The imminent introduction of so-called "bond notes" by the Zimbabwe government has sparked a mad rush to local banks as Zimbabweans withdraw their money, fearing hyperinflation.

The cash-strapped Zimbabwean government is this week set to introduce the widely-condemned bond notes, evoking memories of the 2009 crisis which wiped people's savings with banks following a world hyperinflation record of more than 231 million per cent.

Thousands of depositors are sleeping outside banks' automated teller machine (ATMs), waiting to withdraw their money, mostly the United States dollar.

Several people interviewed in the capital Harare and second city Bulawayo have expressed renewed fears of hyperinflation.

"We don't trust this currency, which is being imposed on us by a desperate government. We would rather sleep in these long winding queues with the view to withdraw our hard-earned cash before our savings are wiped away,"said Shorai Munenzwa of Highfields, Harare.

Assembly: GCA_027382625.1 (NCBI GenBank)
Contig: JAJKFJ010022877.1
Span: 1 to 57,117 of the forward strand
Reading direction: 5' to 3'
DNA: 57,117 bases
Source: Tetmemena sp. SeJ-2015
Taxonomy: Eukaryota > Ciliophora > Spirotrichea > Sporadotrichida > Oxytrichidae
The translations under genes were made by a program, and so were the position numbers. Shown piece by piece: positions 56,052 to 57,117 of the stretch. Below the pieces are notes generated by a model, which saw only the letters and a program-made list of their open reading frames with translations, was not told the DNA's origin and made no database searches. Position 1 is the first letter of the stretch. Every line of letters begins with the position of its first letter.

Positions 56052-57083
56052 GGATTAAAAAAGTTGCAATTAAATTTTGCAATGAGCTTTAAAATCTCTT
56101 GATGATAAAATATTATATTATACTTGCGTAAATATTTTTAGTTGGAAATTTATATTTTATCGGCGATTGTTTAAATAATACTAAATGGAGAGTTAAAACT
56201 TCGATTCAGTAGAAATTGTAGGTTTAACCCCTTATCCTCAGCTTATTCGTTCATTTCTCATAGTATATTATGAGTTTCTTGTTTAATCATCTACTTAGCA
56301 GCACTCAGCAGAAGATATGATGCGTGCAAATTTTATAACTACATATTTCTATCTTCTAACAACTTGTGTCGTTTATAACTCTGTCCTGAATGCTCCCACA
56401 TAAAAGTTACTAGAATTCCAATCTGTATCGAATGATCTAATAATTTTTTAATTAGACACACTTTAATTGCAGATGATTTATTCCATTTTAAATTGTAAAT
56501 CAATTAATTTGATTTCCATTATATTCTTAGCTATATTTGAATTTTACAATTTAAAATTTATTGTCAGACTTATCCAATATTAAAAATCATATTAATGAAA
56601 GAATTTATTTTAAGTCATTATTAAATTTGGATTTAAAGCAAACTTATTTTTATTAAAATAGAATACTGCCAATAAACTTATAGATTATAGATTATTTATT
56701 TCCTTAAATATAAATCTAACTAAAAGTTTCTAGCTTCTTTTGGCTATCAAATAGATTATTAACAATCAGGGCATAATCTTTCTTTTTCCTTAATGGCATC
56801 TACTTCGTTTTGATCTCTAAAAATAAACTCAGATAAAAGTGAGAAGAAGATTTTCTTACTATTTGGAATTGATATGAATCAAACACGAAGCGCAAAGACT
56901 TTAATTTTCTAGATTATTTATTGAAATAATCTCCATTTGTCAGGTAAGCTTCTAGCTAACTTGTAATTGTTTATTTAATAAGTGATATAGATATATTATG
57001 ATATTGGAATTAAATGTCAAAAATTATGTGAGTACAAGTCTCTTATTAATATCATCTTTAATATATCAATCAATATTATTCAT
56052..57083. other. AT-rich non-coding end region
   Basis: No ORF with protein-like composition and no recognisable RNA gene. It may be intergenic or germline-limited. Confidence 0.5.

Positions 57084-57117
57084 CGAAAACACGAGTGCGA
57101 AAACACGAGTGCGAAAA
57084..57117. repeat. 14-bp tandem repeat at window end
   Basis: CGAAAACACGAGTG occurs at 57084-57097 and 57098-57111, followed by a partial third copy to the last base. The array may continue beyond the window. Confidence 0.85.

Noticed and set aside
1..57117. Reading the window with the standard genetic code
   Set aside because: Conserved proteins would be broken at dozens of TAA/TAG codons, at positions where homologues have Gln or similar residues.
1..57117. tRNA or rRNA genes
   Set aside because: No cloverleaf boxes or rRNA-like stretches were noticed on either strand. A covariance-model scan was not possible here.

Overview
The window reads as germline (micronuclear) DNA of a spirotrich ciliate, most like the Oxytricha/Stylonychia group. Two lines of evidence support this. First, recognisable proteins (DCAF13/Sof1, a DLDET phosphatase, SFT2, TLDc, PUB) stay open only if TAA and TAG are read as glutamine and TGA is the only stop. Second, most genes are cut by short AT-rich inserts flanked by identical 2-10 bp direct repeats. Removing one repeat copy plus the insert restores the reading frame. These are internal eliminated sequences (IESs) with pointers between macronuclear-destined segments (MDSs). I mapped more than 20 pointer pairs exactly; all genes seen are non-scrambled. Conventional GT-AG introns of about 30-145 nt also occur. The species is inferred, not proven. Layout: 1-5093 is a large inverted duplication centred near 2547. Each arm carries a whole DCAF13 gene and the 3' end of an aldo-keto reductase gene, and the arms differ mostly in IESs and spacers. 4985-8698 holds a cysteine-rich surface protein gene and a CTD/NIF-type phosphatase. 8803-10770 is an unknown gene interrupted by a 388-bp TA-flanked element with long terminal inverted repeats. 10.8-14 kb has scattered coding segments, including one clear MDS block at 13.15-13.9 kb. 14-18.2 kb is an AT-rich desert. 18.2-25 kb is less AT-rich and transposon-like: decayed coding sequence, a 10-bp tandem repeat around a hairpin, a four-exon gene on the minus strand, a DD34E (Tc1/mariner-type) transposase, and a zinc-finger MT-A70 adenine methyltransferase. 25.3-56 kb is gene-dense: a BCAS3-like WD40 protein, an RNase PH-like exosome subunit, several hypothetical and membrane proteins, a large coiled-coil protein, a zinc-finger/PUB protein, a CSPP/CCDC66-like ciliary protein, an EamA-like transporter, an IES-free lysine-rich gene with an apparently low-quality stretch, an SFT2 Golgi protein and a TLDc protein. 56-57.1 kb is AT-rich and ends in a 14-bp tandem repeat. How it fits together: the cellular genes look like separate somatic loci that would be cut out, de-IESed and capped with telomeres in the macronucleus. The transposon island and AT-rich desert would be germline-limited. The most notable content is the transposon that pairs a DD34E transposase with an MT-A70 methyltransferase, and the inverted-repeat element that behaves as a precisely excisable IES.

Mildred Chirambadare of Sunningdale, Harare, said she had been sleeping outside an ATM in the capital for two days in order to get her savings before the bond notes come into effect.

"I would rather keep my cash inside the house. In the previous hyperinflation, we were not re-imbursed for our loss," recalled Chirambadare.

Sibongile Khumalo of Lobengula in Bulawayo said bond notes were a huge risk to their investments. "Very soon, my children will be out of school if I can't act fast," said Khumalo.

Nomathemba Ncube of Matsheumhlope, also from Bulawayo, said the government had failed in its running of the economy. "Our government is wicked. Removing my savings from banks before it's too late is the way to go," added Ncube.

Government and Reserve Bank of Zimbabwe (RBZ) officials said they were aware of resistance to the bond notes but insisted the notes would be introduced through gazetted statutory instruments.